Leadership Lessons from Confucius: take a break
Confucius said: “I cannot stand those people who eat all day long without ever using their minds! Can they not play dice or chess? At least playing those games would be better than nothing.”
We all need to unplug from time to time. In fact, we should make a habit of it. How many emails and social media alerts are so important that you need to give up your free time to read the words of wisdom contained in them? How many tasks are so critical that you need to spend your evenings and weekends in the office or pounding your notebook keyboard? How are you ever going to reach your creative peak if you constantly feel you have to be working? How will you see the wood from the trees if you allow yourself to be buried under a mountain of details?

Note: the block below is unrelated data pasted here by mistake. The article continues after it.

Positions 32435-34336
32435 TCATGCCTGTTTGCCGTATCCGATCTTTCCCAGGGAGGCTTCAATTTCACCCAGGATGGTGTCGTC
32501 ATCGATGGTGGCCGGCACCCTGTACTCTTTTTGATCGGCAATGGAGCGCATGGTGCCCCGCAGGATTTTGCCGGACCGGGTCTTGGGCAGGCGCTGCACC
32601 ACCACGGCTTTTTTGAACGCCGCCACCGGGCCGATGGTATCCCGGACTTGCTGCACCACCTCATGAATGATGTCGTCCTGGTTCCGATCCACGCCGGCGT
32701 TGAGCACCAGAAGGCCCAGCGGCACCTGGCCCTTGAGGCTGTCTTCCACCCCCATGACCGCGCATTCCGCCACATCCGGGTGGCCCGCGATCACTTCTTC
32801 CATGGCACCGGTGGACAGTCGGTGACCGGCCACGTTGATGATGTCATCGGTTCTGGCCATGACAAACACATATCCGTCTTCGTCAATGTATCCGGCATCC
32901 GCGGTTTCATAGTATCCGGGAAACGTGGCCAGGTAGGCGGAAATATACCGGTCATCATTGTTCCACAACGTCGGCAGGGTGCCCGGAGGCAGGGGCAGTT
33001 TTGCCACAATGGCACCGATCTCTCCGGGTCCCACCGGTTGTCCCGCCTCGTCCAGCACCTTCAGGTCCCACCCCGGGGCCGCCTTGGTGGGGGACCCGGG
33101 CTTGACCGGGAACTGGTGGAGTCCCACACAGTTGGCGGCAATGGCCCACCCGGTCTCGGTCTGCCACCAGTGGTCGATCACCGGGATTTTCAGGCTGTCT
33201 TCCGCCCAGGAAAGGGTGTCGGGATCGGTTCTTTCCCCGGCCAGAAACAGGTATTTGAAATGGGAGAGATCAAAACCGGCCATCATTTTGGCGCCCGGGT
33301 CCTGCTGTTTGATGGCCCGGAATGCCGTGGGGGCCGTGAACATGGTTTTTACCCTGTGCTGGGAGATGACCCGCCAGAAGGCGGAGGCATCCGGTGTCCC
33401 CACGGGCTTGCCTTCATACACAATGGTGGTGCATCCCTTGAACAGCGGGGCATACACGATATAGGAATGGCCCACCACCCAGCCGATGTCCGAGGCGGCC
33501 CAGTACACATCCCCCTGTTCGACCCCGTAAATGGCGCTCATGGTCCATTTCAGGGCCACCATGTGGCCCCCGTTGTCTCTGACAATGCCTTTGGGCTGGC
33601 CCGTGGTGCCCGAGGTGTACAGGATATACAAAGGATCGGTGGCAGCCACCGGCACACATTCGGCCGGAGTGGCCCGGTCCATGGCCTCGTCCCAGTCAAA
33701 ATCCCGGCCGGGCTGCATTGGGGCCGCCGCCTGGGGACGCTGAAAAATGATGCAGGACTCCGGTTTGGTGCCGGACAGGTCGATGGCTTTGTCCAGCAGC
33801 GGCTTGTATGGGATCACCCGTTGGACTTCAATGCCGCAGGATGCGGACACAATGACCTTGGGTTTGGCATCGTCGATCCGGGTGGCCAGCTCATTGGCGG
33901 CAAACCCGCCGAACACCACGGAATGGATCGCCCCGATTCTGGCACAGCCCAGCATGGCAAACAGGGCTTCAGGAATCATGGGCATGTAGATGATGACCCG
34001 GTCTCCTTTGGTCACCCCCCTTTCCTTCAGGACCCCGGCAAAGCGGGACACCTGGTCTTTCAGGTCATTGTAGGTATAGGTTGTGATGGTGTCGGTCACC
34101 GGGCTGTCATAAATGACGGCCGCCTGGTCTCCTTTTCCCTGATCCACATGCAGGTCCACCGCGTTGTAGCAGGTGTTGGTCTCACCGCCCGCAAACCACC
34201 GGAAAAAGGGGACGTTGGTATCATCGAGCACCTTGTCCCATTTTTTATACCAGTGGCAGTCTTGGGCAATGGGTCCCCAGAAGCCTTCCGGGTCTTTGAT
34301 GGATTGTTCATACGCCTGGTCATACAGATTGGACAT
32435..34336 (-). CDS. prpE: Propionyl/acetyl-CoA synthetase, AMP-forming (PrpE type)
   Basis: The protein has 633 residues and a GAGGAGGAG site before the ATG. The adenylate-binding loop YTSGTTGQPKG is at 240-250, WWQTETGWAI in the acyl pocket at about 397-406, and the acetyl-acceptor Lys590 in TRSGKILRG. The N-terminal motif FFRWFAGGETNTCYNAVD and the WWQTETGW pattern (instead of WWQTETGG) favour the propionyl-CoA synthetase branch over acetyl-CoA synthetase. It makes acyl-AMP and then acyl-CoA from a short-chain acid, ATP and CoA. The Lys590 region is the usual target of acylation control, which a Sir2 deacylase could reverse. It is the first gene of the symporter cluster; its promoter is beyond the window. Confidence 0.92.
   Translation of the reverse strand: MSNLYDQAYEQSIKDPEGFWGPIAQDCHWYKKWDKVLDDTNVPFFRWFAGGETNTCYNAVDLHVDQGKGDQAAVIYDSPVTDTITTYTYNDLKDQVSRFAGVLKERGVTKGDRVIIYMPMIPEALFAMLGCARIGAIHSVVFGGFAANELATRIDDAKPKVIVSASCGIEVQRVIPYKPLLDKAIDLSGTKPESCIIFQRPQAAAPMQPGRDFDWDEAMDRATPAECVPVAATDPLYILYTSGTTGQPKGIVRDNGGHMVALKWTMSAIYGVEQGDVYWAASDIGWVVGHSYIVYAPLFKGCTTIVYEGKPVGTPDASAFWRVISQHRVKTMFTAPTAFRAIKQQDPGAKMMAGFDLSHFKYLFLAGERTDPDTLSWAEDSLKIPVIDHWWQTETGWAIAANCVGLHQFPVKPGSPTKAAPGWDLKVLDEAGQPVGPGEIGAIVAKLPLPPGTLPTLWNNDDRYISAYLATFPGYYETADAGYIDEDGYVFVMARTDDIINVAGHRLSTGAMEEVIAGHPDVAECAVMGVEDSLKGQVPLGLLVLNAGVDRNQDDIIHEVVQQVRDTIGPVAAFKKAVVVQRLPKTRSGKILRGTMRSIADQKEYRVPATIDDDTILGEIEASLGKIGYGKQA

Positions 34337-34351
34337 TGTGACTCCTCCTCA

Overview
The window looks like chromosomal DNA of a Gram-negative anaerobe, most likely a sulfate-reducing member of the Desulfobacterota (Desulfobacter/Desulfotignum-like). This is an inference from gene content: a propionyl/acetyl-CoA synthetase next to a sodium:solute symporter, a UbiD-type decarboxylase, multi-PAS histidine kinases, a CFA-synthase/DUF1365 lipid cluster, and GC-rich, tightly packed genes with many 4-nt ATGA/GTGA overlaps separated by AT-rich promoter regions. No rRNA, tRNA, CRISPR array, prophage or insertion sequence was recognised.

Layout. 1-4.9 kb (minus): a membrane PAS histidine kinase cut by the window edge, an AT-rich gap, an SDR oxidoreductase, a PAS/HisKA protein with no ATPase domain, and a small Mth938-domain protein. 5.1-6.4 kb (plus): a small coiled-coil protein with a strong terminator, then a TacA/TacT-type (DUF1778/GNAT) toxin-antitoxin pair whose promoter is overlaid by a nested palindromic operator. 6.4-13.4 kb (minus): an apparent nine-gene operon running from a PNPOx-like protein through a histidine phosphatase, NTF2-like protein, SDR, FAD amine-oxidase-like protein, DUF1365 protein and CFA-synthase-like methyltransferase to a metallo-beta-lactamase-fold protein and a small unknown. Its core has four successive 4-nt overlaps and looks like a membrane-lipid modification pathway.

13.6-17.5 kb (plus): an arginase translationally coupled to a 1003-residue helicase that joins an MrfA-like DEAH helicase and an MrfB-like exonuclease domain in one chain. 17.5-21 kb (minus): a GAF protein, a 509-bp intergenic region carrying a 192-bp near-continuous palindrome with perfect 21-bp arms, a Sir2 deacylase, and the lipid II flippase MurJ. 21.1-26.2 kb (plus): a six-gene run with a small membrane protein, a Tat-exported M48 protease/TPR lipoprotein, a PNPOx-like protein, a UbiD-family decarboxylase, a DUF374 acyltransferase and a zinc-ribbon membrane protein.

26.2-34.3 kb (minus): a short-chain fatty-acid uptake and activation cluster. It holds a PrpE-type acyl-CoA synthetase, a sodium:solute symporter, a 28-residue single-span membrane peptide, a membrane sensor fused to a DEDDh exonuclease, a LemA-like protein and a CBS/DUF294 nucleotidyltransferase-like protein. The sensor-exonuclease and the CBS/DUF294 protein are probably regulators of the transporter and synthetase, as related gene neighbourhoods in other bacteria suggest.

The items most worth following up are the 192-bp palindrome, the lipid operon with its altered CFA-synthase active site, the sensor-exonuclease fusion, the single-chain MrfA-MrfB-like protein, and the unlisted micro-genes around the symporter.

Go on. Take a break! Spend it however you want to — not how others think you should. You will feel all the better for it.
This article features a translation of Chapter 22 of Book 17 of the Analects of Confucius. You can read my full translation of Book 17 here.
(1) 博 (bó) was a dice game. 弈 (yì) was a board game now known as Weiqi in Chinese or Go in Japanese.
(2) Another criticism of the chatterati by the sage. Confucius could not bear the thought of people simply chilling out and enjoying themselves. Even leisure activities had to have an instructive purpose. No wonder he was no fan of meditation.
I took this image in the Four Beasts Scenic Area in Taipei.